There is a ceiling to the contributions culturalists have on the economy because their work is not as widely accepted and financially supported as traditional businesses and startups.
The recent and rapid acceleration of efforts to represent marginalized communities should be praised, but they should also be put into perspective. Fetishized black art and artists have become popular recently as “cultural” organizations, museums and corporations represent black artists on a temporary, exhibition or performance basis. This is tokenism in the arts and does not financially support the artist’s stability or viability. Permanent collection opportunities, paying gigs, salaried positions and startup capital will help to turn the tide.
The temporary and unstable nature of one-off support of artists and cultural entrepreneurs is being seen again. The COVID-19 pandemic created greater visibility into the gaps that exist within the arts and culture industry. It’s also this same community of smaller/independent artists that are called upon in times of need that have helped bring our communities back together. In Indianapolis, we’ve seen everything from artists creating face masks, to musicians bringing people together through music, artists creating murals on boarded up buildings and more.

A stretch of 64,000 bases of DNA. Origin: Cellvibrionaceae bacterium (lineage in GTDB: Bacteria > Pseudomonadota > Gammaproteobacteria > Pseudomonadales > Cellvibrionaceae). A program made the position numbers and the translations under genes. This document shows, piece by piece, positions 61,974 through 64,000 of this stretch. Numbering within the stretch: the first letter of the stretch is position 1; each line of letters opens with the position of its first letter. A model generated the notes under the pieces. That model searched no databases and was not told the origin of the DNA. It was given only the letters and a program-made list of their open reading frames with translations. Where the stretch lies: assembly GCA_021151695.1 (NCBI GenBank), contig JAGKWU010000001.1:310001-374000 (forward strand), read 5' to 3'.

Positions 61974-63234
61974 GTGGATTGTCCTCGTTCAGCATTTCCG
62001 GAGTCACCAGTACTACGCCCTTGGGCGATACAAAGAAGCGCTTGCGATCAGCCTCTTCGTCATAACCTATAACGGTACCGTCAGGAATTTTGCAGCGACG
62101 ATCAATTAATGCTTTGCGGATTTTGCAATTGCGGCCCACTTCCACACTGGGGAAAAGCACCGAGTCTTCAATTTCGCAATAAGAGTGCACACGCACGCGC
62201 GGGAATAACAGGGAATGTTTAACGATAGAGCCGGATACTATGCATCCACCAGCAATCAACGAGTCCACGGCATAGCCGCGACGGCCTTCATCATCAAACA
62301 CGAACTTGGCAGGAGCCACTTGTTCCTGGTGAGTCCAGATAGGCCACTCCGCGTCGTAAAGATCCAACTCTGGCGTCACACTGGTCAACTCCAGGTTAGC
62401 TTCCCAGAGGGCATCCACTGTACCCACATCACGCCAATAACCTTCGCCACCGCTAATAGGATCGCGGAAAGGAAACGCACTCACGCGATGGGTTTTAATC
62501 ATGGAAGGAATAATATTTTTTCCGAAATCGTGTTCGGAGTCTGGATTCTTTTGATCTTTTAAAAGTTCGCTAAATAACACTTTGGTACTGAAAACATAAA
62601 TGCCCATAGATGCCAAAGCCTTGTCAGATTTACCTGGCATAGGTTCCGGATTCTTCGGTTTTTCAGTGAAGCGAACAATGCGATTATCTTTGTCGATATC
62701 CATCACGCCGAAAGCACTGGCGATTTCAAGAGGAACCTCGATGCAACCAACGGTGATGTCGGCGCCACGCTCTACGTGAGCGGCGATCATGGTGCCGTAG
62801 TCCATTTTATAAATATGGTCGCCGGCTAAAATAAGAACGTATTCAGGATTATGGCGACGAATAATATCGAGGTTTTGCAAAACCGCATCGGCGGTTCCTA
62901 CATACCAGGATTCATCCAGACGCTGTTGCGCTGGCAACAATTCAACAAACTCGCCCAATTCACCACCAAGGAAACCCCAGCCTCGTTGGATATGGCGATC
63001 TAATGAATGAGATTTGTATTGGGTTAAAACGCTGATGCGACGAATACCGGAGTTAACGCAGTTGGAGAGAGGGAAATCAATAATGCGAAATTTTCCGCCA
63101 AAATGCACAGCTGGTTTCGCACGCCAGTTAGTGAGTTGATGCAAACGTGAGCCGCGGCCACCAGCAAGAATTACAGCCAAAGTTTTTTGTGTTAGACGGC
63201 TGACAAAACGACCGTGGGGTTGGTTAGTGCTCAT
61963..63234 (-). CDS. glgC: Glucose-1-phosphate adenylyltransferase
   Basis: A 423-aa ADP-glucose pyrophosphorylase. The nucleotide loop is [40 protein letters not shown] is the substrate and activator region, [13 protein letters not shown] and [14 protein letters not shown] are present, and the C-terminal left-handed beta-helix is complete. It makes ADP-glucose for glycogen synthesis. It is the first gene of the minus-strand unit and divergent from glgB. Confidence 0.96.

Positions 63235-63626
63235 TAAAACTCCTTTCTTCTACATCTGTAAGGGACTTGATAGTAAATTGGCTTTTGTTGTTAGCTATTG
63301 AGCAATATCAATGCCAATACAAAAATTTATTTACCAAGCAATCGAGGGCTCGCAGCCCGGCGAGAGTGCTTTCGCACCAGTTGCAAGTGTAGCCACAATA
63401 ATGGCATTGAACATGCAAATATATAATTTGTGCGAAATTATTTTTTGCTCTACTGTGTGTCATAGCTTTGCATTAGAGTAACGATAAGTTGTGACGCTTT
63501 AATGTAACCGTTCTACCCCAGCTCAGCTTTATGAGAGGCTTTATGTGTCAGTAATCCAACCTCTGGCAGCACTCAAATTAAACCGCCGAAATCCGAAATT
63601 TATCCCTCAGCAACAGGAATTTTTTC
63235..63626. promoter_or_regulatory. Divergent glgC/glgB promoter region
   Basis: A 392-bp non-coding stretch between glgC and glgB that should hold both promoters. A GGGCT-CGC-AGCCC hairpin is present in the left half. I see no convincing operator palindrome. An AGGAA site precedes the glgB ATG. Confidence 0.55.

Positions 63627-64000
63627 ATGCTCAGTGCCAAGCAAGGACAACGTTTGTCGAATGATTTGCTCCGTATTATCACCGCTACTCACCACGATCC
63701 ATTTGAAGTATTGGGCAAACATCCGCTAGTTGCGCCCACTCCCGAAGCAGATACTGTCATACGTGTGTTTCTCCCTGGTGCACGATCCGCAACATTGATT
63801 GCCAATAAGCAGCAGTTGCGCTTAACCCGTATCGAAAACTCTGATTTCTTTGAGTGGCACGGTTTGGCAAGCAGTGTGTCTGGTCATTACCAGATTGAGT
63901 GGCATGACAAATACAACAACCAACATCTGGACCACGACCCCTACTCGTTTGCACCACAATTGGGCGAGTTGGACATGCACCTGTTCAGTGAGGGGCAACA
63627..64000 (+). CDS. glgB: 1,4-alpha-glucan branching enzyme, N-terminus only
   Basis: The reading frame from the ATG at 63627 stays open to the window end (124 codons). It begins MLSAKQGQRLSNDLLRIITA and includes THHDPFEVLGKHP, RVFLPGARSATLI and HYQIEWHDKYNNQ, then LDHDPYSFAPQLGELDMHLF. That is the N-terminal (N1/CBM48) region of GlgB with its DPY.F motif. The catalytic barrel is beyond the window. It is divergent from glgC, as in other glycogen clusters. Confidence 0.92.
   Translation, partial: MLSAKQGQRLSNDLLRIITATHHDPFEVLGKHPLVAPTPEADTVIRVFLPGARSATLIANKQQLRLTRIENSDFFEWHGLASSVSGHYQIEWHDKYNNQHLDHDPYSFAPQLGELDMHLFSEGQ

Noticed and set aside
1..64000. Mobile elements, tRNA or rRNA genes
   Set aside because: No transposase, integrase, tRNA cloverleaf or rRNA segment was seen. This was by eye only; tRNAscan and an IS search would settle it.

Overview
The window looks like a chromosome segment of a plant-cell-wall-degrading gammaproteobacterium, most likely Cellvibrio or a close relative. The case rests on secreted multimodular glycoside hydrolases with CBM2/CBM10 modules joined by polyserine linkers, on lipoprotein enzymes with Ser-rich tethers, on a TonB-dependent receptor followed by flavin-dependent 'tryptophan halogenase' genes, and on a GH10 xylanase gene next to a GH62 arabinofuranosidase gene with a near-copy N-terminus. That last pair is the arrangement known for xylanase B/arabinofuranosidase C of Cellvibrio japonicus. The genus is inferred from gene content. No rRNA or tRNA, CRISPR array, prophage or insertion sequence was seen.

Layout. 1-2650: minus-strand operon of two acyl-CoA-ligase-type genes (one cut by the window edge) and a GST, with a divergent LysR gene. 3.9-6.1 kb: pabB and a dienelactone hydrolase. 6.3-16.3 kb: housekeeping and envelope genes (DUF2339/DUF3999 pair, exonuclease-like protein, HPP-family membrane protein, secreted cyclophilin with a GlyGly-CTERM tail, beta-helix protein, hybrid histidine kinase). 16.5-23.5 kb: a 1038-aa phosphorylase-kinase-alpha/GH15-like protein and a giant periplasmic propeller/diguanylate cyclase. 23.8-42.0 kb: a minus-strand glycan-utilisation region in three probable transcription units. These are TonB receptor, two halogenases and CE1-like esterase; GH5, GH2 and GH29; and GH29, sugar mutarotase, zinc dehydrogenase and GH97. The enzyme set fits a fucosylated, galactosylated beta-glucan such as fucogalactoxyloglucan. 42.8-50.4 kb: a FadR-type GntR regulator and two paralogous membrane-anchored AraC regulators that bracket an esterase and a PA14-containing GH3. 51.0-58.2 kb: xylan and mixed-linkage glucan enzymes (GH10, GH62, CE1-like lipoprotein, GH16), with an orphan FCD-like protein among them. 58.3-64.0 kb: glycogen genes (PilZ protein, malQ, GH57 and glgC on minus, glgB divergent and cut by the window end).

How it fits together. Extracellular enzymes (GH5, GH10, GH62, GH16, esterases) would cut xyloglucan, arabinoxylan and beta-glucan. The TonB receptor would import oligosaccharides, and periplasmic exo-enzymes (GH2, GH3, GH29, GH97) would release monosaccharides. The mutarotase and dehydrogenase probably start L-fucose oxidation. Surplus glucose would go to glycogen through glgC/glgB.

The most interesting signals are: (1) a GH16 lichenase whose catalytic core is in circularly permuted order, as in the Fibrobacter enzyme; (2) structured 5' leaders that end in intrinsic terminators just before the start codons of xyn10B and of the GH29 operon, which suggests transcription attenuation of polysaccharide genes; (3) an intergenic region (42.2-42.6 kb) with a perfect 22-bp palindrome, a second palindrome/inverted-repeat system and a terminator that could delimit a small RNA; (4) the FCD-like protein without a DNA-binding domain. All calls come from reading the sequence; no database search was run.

Through GANGGANG, there is an opportunity to disrupt the traditional revenue model and position artists and culturalist in a way where we can contribute to and benefit from our economy in a greater way, help revive our community and make cities more beautifully vibrant. This practice of exploiting Black creatives for their outputs can no longer happen in a society that says it wants to be(come) equitable.
GANGGANG will not only contribute to a new class of entrepreneurs and economic activity but increase human connectedness across cities –because that is what culture does. It’s time to bring people together in the way only the arts can, and pay back the culture that shaped America in the meantime.